NH3 Applicator Maintenance, Rate Controllers and Section Control

by Josh Zuck, Lanark, IL 

Most customers are starting to see the light at the end of the tunnel for harvest season in Northern IL. A few customers are done and a lot will be finishing very soon.  A lot of chiseling is going on before the ground starts to freeze. The weather next week isn’t looking good with snow in the forecast for Monday and cold temps coming our way. Yields have been really good and most customers are running out of storage.

Some guys have started NH3 this past week now that the ground has reached the lower temps. I have done a few Rate Controllers on NH3 bars. One of many nice things about the Rate Controller is that you can run with only one monitor in the cab, your GS2 or GS3. Another is that more and more guys are working with their local agronomist and they are starting to write more prescriptions. With the Rate Controller you can run prescriptions and put the nitrogen where it is most needed. This also helps saves you money in product costs.  Another nice thing is that it is capable of running Section Control (as long as you have the Swath or Section Control activation) allowing you do reduce overlap, and in turn saving you money on product and also less burn to the corn where there is too much nitrogen applied.   Most guys run two sections on 17 knives or less and three sections on 19 knives or more.  We can install a rate controller on any bar that uses Raven or Dickey John.  If you are interested in pricing, call your local Sloan Implement AMS Specialist.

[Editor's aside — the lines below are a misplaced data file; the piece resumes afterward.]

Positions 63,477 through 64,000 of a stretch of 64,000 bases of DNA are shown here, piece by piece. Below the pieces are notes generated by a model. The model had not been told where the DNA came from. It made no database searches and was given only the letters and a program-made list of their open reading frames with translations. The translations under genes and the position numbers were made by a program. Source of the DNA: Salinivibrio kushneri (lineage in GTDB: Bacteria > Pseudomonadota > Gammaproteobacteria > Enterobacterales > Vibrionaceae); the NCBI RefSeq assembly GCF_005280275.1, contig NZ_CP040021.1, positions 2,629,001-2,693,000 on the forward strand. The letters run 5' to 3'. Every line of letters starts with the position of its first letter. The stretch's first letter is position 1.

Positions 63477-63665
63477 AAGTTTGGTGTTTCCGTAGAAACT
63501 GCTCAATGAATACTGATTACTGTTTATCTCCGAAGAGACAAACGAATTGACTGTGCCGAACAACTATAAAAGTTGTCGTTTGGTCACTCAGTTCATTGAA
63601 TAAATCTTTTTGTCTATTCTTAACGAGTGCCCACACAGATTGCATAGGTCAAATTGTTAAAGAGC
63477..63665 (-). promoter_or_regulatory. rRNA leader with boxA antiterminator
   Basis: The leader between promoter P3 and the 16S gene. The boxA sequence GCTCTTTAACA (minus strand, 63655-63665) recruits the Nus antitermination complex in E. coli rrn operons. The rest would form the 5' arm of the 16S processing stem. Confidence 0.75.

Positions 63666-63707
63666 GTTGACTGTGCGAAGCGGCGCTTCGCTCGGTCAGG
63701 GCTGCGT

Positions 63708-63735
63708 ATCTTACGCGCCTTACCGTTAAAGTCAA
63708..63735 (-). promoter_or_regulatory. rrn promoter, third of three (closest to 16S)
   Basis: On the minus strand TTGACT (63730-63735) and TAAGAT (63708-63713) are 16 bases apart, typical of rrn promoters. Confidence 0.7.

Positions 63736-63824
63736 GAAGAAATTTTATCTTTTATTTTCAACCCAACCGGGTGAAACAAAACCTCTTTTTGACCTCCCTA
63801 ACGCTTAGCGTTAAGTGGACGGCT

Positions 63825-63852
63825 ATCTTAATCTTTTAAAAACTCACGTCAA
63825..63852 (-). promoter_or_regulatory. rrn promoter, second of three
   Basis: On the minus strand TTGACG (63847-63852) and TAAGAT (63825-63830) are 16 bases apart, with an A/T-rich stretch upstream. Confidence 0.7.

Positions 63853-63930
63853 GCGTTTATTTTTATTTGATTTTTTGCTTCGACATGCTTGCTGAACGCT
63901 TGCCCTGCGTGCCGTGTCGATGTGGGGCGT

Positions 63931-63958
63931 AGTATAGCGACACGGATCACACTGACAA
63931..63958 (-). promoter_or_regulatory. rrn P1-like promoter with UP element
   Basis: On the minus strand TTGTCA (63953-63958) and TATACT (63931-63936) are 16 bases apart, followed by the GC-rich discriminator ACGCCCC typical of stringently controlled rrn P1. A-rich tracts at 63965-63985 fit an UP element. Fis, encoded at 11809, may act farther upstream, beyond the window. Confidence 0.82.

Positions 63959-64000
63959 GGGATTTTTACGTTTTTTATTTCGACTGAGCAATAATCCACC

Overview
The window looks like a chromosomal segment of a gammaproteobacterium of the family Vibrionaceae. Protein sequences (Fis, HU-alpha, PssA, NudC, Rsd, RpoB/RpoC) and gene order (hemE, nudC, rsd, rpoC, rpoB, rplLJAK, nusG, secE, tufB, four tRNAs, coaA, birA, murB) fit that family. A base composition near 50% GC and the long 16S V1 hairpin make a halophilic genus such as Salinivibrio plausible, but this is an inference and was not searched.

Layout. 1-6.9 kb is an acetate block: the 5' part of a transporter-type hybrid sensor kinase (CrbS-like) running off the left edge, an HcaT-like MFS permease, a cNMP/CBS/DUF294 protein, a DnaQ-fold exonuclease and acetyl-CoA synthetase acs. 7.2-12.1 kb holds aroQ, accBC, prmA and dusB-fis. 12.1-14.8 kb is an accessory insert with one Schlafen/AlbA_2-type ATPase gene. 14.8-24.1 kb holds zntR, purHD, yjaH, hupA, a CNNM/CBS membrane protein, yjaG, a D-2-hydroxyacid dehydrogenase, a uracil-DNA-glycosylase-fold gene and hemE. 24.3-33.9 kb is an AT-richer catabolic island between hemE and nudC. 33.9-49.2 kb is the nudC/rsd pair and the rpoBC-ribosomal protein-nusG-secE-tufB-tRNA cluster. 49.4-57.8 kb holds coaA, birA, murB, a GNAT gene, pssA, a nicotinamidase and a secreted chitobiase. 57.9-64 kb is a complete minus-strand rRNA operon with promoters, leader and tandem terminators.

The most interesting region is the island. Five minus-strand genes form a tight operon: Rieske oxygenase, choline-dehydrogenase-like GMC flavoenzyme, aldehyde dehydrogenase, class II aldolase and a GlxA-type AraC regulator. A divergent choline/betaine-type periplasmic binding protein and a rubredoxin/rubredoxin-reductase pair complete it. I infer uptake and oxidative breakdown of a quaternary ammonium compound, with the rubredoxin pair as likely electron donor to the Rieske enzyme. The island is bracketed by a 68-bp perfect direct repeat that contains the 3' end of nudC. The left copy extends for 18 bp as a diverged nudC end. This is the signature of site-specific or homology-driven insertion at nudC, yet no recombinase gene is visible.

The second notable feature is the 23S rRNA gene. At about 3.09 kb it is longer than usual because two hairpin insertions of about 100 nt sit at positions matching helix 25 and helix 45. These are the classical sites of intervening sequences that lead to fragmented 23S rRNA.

Some maintenance to remember on your NH3 bars before season is to make sure to have your screens cleaned out behind the coolers.  A plugged screen with cause an erratic flow and the Rate Controller will show that. Also, if you run N-Serve in the Fall and Spring, make sure to take out your flow meter and clean out the impeller with brake cleaner and make sure that the impeller is turning smoothly. N-Serve is very sticky and will cause erratic reading if the flow meter is off balance. Also remember that NH3 is a nasty chemical to be around, make sure to also wear your gloves and goggles.


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